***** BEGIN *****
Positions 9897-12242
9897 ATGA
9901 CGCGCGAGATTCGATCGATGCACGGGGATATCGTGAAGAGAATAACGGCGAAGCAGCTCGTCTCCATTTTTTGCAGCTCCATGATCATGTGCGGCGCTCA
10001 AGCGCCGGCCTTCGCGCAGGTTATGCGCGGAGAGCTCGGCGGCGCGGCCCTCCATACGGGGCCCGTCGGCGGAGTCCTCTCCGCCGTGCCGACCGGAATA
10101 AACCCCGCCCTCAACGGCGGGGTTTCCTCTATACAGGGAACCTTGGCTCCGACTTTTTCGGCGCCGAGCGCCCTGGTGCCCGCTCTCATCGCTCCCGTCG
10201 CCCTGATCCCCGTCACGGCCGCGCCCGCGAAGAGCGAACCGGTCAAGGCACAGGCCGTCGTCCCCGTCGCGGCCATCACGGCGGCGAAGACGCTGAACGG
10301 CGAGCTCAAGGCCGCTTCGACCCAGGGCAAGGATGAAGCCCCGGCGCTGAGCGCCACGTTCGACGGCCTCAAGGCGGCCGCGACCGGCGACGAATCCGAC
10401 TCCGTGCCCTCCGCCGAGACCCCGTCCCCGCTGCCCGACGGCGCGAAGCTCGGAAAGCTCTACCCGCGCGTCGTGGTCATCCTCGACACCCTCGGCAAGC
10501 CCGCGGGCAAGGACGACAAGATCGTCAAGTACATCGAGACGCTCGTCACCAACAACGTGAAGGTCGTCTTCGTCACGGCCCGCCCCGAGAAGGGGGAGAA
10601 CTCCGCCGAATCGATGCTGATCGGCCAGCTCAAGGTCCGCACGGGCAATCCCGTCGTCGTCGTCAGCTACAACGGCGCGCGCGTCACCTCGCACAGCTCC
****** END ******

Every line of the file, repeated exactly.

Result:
Positions 9897-12242
9897 ATGA
9901 CGCGCGAGATTCGATCGATGCACGGGGATATCGTGAAGAGAATAACGGCGAAGCAGCTCGTCTCCATTTTTTGCAGCTCCATGATCATGTGCGGCGCTCA
10001 AGCGCCGGCCTTCGCGCAGGTTATGCGCGGAGAGCTCGGCGGCGCGGCCCTCCATACGGGGCCCGTCGGCGGAGTCCTCTCCGCCGTGCCGACCGGAATA
10101 AACCCCGCCCTCAACGGCGGGGTTTCCTCTATACAGGGAACCTTGGCTCCGACTTTTTCGGCGCCGAGCGCCCTGGTGCCCGCTCTCATCGCTCCCGTCG
10201 CCCTGATCCCCGTCACGGCCGCGCCCGCGAAGAGCGAACCGGTCAAGGCACAGGCCGTCGTCCCCGTCGCGGCCATCACGGCGGCGAAGACGCTGAACGG
10301 CGAGCTCAAGGCCGCTTCGACCCAGGGCAAGGATGAAGCCCCGGCGCTGAGCGCCACGTTCGACGGCCTCAAGGCGGCCGCGACCGGCGACGAATCCGAC
10401 TCCGTGCCCTCCGCCGAGACCCCGTCCCCGCTGCCCGACGGCGCGAAGCTCGGAAAGCTCTACCCGCGCGTCGTGGTCATCCTCGACACCCTCGGCAAGC
10501 CCGCGGGCAAGGACGACAAGATCGTCAAGTACATCGAGACGCTCGTCACCAACAACGTGAAGGTCGTCTTCGTCACGGCCCGCCCCGAGAAGGGGGAGAA
10601 CTCCGCCGAATCGATGCTGATCGGCCAGCTCAAGGTCCGCACGGGCAATCCCGTCGTCGTCGTCAGCTACAACGGCGCGCGCGTCACCTCGCACAGCTCC